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Glory Road (PG)





Release Date: January 13th, 2006 by Walt Disney Pictures.
The Cast: Josh Lucas, Derek Luke, Austin Nichols, Jon Voight, Evan Jones, Schin A.S. Kerr, Alphonso McAuley, Mehcad Brooks, Sam Jones III, Damaine Radcliff, Emily Deschanel, Al Shearer.
Directed by James Gartner.

BASIC PREMISE: In 1966, Don Haskins (Lucas) coaches the Texas Westerns, the first racially-integrated college basketball team to compete in the NCAA. Based on a true story.

ENTERTAINMENT VALUE: Although this familiar, predictable plot has no surprises, itís nearly two hours of pure entertainment. Josh Lucas plays Don Haskins, the tough white coach of a mostly black college basketball team. None of the players really stand out, even Bobby Joe Hill played by Derek Luke, who was great in Antwone Fisher . Bobby has his eye on a girl who plays hard-to-get, but that sub-plot is too undeveloped and contrived. In bizarre scene, a playerís mother attends classes with her son and encourages him out loud to answer the teacherís questions. Another player has a heart condition, but doesnít let it stand in his way. It wouldíve been interesting to watch the team bond together more often, especially given how much time they spend together.. Glory Road becomes truly thrilling during the basketball games, especially when they play the Wildcats, coached by Adolph Rupp (Voight). The fast pace along with the energetic soundtrack filled with well-chosen Motown songs add plenty to the entertainment value without being distracting. Despite the racism that the team must face off the court, Glory Road plays it relatively safe with only one brief scene of violence and a few subtle hints at racism. Despite poor character development, you still end up wanting the Texas Westerns to win because, after all, they are the underdogs.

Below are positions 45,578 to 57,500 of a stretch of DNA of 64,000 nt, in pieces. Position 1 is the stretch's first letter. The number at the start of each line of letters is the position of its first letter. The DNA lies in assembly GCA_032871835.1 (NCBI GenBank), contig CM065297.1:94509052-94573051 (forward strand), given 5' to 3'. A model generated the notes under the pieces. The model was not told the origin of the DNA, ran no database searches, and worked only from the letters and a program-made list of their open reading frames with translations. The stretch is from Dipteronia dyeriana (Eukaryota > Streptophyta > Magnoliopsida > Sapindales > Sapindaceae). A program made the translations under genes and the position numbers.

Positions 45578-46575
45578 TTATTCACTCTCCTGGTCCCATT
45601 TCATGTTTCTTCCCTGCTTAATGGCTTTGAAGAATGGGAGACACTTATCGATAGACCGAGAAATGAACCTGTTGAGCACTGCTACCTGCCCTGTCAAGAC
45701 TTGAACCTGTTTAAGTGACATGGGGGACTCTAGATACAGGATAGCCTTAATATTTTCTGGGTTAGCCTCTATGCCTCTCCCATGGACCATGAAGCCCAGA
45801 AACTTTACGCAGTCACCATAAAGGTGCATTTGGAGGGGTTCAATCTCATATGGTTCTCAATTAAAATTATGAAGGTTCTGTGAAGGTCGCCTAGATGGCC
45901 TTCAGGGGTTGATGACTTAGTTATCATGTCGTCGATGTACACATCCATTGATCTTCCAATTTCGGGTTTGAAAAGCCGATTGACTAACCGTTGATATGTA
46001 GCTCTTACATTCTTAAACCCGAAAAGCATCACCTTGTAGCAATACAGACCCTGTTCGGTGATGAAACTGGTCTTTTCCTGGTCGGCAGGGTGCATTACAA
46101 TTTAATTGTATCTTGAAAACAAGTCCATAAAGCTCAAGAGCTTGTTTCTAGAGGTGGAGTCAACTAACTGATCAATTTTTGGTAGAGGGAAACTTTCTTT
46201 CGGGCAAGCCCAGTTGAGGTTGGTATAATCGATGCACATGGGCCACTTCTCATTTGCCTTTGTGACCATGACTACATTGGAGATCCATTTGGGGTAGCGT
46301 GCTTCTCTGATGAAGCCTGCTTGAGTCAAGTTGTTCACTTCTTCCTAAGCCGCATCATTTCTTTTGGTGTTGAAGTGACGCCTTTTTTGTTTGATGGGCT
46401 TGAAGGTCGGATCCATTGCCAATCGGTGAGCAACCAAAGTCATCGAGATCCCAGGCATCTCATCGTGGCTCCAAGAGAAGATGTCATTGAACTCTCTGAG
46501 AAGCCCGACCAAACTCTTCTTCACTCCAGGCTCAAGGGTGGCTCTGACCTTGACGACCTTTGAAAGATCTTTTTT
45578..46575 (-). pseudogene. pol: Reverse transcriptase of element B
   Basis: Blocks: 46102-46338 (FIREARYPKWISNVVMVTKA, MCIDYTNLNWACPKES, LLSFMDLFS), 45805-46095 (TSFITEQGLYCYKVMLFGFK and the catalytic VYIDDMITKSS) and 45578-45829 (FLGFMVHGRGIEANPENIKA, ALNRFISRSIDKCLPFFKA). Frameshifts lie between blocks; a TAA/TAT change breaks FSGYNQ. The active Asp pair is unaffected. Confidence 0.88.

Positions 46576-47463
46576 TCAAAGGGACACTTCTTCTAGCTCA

SPIRITUAL VALUE: The Texas Westerns donít just win because of their physical abilities, but because of their persistence, hope, and strength of mind during those racist times. They could have let racism get in their way of their confidence, but, thanks to their supportive coach, they fight to the very last minute. Coach Don Haskins has a good, kind heart unlike Coach Adolph Rupp, who not only comes across as racist, but only cares about profiting. The satisfying ending will have you cheering and feeling the same joy that the Texas Westerns experience.

INSULT TO YOUR INTELLIGENCE: Minimal character development and a predictable plot.

NUMBER OF TIMES I CHECKED MY WATCH: 1

IN A NUTSHELL: A well-directed, predictable sports movie with weak character development, but thoroughly entertaining and ultimately satisfying.

RECOMMENDED WAY TO WATCH: Movie Theater (1st Run)


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